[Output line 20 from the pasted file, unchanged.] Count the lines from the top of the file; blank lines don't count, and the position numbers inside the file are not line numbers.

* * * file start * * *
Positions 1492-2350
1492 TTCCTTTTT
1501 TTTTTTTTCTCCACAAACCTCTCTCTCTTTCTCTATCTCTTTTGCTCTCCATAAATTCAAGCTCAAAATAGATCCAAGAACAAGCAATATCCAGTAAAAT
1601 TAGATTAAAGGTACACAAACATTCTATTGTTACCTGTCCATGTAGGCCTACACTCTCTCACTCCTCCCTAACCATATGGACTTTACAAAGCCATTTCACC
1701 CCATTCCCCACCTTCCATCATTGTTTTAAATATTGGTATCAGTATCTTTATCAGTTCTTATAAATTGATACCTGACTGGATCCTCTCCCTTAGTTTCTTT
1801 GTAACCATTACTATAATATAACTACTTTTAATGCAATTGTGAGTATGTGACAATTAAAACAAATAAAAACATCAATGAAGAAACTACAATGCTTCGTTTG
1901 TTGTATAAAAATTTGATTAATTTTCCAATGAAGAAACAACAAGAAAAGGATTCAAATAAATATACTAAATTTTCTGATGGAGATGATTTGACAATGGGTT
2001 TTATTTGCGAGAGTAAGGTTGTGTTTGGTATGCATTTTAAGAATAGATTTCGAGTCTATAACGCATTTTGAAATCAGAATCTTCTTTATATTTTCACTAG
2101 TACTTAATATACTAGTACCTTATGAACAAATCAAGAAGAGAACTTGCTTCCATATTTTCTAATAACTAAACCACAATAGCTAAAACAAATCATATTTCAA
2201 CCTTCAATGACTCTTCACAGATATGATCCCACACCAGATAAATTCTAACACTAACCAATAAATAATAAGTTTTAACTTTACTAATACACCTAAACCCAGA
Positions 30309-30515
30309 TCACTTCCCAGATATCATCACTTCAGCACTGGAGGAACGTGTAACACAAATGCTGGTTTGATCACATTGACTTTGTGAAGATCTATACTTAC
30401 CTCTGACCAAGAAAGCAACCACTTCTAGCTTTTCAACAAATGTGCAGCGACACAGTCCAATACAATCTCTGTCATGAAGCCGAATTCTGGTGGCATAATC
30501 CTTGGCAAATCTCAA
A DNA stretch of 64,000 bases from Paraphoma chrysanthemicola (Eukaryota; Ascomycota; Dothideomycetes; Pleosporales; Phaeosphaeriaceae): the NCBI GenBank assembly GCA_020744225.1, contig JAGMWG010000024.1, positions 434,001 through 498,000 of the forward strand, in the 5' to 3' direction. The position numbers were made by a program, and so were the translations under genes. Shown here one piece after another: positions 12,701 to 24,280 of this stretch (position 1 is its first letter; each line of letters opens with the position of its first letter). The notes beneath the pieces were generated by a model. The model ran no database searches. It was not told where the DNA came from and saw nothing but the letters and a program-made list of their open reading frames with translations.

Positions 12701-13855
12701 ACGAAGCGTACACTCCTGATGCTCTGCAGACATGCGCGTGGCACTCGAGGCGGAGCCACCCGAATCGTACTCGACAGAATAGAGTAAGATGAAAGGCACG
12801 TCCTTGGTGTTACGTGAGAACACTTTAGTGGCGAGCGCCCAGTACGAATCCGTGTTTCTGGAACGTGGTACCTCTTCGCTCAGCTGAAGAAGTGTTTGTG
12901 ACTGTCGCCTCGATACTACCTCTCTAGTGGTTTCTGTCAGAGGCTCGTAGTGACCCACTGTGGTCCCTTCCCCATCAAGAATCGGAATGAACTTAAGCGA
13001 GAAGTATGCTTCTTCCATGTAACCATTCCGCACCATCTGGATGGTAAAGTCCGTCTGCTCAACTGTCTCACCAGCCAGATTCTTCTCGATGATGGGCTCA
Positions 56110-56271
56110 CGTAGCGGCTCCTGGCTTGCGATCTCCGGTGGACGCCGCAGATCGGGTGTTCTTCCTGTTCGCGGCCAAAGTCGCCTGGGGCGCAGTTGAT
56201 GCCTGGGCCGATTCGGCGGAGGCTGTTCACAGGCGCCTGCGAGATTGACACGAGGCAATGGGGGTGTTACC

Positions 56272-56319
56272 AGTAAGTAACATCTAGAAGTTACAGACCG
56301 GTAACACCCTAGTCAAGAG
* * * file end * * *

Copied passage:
13001 GAAGTATGCTTCTTCCATGTAACCATTCCGCACCATCTGGATGGTAAAGTCCGTCTGCTCAACTGTCTCACCAGCCAGATTCTTCTCGATGATGGGCTCA